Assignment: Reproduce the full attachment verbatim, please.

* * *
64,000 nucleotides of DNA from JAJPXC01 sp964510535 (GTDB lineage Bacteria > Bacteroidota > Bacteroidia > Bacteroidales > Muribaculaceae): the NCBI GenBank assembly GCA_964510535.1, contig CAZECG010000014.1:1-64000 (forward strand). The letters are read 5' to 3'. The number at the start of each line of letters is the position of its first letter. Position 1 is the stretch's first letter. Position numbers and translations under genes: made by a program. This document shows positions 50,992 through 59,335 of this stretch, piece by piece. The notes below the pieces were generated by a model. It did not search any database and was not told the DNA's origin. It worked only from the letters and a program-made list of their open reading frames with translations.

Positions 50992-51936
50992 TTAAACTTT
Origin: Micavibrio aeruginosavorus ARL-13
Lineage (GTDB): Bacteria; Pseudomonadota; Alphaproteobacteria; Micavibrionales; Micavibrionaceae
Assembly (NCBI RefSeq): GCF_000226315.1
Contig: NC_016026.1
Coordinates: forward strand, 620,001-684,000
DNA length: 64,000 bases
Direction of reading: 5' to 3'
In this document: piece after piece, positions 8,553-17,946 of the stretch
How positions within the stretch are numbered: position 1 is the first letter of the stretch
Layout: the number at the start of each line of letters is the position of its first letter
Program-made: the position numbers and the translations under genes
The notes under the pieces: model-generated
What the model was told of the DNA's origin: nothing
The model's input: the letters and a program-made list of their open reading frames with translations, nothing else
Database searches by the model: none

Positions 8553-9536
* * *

64,000 nucleotides of DNA from JAJPXC01 sp964510535 (GTDB lineage Bacteria > Bacteroidota > Bacteroidia > Bacteroidales > Muribaculaceae): the NCBI GenBank assembly GCA_964510535.1, contig CAZECG010000014.1:1-64000 (forward strand). The letters are read 5' to 3'. The number at the start of each line of letters is the position of its first letter. Position 1 is the stretch's first letter. Position numbers and translations under genes: made by a program. This document shows positions 50,992 through 59,335 of this stretch, piece by piece. The notes below the pieces were generated by a model. It did not search any database and was not told the DNA's origin. It worked only from the letters and a program-made list of their open reading frames with translations.

Positions 50992-51936
50992 TTAAACTTT
Origin: Micavibrio aeruginosavorus ARL-13
Lineage (GTDB): Bacteria; Pseudomonadota; Alphaproteobacteria; Micavibrionales; Micavibrionaceae
Assembly (NCBI RefSeq): GCF_000226315.1
Contig: NC_016026.1
Coordinates: forward strand, 620,001-684,000
DNA length: 64,000 bases
Direction of reading: 5' to 3'
In this document: piece after piece, positions 8,553-17,946 of the stretch
How positions within the stretch are numbered: position 1 is the first letter of the stretch
Layout: the number at the start of each line of letters is the position of its first letter
Program-made: the position numbers and the translations under genes
The notes under the pieces: model-generated
What the model was told of the DNA's origin: nothing
The model's input: the letters and a program-made list of their open reading frames with translations, nothing else
Database searches by the model: none

Positions 8553-9536